The long-term sustainability of their business model was brought into question when two of their friends came over and the entire organization abandoned the business to go on a scooter ride. Upper management was not pleased.

For all the challenges they faced, there was one area where they excelled: Sales.

The Art of the Sales Pitch
It helps to have a diversified product line, but you have to know how to sell it. A week earlier we had been given a large box of individually wrapped gummy treats in the shape of spiders, and my wife and I did not want the kids to eat all of them, so she suggested they offer them for sale along with the lemonade as a way to make more money. When the first customer pulled over and got out of her car, Son Number One looked her square in the eye and asked, “Would you like to buy a glass of lemonade or a tarantula?”
Who could resist that sales pitch? She bought two lemonades and eight gummy spiders.

Unfortunately, besides being good at sales, they were also a little shady with their business practices.

The Bait and Switch
The sign for their bike and scooter wash operation advertised a bike wash for 50 cents and 25 cents for a scooter wash, but when I pulled my mountain bike out of the garage, they charged me three dollars! They claimed that the 50 cent price tag was only for kid-sized bikes, but later in the day when their grandparents showed up, they only charged them two dollars to wash their Toyota! Upper management was not pleased.

Besides being mildly worried about their business ethics, I was also concerned that they might get an inflated sense of value and worth, since every single adult who came to purchase lemonade and spiders ended up paying them 3-5 times the asking price of 25 cents. Because of that, they ended up having a pretty good day, despite a pretty low sales volume. They brought in $21.75, and to make it even better for the two business partners who were really pulling their weight, their mom was able to convince their younger brother, the soap-haired slacker, that his take-home share of 25 cents was a pretty good deal. Four-year-olds are really gullible. (I wonder where they get the questionable ethics from?)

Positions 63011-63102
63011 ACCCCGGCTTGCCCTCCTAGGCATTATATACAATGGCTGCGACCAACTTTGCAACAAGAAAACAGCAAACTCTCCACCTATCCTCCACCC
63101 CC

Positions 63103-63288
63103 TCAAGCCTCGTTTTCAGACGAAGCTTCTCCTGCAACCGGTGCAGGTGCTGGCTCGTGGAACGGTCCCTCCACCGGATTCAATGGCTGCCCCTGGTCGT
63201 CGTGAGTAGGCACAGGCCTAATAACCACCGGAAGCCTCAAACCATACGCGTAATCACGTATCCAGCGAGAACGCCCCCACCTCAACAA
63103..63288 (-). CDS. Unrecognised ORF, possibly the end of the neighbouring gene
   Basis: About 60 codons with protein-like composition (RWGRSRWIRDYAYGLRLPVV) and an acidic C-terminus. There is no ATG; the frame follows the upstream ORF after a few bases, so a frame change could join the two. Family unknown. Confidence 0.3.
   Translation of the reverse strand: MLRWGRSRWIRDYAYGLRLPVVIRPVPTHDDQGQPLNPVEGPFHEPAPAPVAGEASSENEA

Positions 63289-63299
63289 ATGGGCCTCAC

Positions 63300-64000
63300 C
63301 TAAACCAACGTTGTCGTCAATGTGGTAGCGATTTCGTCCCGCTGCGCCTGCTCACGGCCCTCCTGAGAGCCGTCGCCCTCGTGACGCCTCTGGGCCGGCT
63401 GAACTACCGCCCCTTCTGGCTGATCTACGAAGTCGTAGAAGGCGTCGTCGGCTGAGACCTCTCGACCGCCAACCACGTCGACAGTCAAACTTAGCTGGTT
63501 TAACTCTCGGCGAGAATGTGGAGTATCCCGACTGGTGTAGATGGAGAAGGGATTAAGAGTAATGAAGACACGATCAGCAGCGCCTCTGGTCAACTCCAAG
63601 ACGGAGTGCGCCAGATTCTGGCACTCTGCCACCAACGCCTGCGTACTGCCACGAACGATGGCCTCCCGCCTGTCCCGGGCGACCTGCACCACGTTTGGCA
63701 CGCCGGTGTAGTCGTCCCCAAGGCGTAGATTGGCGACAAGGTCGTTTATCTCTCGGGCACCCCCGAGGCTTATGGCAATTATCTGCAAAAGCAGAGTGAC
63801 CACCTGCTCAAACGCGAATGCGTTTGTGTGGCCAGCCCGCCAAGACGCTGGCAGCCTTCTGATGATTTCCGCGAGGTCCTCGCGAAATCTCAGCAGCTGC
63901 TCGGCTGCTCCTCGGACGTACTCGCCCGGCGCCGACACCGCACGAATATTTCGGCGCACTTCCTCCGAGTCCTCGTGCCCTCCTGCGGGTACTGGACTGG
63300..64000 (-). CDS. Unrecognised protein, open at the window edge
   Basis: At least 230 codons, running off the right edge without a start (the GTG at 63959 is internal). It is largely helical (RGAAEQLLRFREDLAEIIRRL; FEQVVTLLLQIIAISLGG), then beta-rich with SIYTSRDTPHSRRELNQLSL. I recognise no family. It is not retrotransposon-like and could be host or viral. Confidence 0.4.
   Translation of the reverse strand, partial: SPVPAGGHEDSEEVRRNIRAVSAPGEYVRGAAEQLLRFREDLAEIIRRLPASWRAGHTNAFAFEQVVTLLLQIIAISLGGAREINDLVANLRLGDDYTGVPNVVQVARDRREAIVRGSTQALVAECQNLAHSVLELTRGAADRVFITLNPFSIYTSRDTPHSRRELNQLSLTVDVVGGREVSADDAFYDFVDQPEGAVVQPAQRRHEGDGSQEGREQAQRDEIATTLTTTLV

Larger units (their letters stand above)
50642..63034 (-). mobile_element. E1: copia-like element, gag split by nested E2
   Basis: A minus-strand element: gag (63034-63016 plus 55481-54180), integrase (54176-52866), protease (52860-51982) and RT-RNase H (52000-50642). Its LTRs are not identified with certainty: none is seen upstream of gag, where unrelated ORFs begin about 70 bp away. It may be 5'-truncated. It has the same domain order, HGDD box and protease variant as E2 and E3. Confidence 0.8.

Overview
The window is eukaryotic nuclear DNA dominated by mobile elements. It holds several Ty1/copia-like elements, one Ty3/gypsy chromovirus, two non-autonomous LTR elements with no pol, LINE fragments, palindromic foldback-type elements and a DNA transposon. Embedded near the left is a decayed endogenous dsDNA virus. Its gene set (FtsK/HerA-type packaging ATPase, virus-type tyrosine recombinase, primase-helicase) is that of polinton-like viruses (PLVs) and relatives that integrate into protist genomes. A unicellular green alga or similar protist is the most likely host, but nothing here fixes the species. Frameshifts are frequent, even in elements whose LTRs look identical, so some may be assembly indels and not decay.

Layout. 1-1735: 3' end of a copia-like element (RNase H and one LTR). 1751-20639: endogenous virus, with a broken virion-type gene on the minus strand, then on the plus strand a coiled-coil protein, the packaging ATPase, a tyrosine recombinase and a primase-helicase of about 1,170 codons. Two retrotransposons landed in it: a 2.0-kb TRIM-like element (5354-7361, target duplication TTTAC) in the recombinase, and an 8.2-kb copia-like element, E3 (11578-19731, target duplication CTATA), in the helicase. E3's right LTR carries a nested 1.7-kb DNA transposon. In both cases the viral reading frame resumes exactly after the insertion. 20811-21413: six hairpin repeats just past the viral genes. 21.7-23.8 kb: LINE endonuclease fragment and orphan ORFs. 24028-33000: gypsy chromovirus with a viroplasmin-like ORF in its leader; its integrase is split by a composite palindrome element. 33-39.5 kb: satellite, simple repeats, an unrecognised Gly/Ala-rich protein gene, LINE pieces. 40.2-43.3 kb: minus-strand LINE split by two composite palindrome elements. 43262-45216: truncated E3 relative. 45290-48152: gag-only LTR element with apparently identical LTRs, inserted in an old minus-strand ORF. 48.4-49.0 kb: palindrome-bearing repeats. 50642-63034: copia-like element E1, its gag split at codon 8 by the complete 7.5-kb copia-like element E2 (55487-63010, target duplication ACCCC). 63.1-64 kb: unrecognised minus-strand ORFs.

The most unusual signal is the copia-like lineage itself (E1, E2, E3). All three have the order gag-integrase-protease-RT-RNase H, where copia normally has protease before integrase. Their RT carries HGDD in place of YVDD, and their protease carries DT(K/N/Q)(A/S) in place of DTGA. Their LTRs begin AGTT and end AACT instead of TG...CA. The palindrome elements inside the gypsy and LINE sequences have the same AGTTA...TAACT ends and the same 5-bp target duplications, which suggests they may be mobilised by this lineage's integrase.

Not wanting them to have an overly Pollyanna view of doing business in the great state of California, I stepped in before the money went in the piggy banks. Time for the real lesson of the day.

I explained that before they counted their “profits,” there were still a few costs to deal with. They still owed me for lemonade stand set-up construction costs, driveway rent, leasing the $20 cardboard lemonade stand, sidewalk rent, water costs, soap costs, sign rental, material costs for the Crystal Light, and of course, consulting fees. While they thought that they had each made $10.75, in reality, they each owed me $734.

To make it even more realistic for them, I also charged them a business license application fee, deducted income tax, slapped them with an excessive wastewater output fine, and then sued them for fraud and false advertising.

I also threw in lawsuit for emotional distress, claiming that I had spilled some of their excessively cold lemonade on my pants.

That will teach them!

See you soon,


Copyright © 2012 Marc Schmatjen